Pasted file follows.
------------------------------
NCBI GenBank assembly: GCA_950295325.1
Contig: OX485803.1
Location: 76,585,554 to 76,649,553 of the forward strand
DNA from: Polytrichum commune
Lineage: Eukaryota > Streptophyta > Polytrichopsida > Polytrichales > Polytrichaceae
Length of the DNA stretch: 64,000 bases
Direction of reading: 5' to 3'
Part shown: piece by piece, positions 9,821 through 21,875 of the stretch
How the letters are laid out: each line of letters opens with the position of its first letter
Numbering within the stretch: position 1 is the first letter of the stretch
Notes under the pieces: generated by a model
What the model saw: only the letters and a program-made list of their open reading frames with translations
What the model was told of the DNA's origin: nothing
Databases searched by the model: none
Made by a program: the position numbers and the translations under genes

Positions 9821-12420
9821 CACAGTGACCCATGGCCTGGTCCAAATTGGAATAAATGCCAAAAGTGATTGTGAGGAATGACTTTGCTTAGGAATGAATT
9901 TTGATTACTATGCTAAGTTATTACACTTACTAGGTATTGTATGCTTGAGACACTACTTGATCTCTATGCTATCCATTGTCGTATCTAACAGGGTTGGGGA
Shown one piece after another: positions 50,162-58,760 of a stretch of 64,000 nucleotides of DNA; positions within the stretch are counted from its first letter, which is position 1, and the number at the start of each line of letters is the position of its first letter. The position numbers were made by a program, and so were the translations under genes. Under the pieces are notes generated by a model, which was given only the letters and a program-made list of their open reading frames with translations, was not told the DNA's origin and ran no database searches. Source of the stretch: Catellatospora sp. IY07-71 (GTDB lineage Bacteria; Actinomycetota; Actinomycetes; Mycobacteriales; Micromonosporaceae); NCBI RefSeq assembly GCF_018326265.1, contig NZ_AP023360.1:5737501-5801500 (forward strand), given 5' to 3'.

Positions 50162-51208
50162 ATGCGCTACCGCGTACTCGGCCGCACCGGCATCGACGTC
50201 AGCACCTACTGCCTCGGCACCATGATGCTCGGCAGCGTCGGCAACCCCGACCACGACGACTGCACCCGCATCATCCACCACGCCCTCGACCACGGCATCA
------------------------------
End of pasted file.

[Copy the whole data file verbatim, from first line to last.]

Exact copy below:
NCBI GenBank assembly: GCA_950295325.1
Contig: OX485803.1
Location: 76,585,554 to 76,649,553 of the forward strand
DNA from: Polytrichum commune
Lineage: Eukaryota > Streptophyta > Polytrichopsida > Polytrichales > Polytrichaceae
Length of the DNA stretch: 64,000 bases
Direction of reading: 5' to 3'
Part shown: piece by piece, positions 9,821 through 21,875 of the stretch
How the letters are laid out: each line of letters opens with the position of its first letter
Numbering within the stretch: position 1 is the first letter of the stretch
Notes under the pieces: generated by a model
What the model saw: only the letters and a program-made list of their open reading frames with translations
What the model was told of the DNA's origin: nothing
Databases searched by the model: none
Made by a program: the position numbers and the translations under genes

Positions 9821-12420
9821 CACAGTGACCCATGGCCTGGTCCAAATTGGAATAAATGCCAAAAGTGATTGTGAGGAATGACTTTGCTTAGGAATGAATT
9901 TTGATTACTATGCTAAGTTATTACACTTACTAGGTATTGTATGCTTGAGACACTACTTGATCTCTATGCTATCCATTGTCGTATCTAACAGGGTTGGGGA
Shown one piece after another: positions 50,162-58,760 of a stretch of 64,000 nucleotides of DNA; positions within the stretch are counted from its first letter, which is position 1, and the number at the start of each line of letters is the position of its first letter. The position numbers were made by a program, and so were the translations under genes. Under the pieces are notes generated by a model, which was given only the letters and a program-made list of their open reading frames with translations, was not told the DNA's origin and ran no database searches. Source of the stretch: Catellatospora sp. IY07-71 (GTDB lineage Bacteria; Actinomycetota; Actinomycetes; Mycobacteriales; Micromonosporaceae); NCBI RefSeq assembly GCF_018326265.1, contig NZ_AP023360.1:5737501-5801500 (forward strand), given 5' to 3'.

Positions 50162-51208
50162 ATGCGCTACCGCGTACTCGGCCGCACCGGCATCGACGTC
50201 AGCACCTACTGCCTCGGCACCATGATGCTCGGCAGCGTCGGCAACCCCGACCACGACGACTGCACCCGCATCATCCACCACGCCCTCGACCACGGCATCA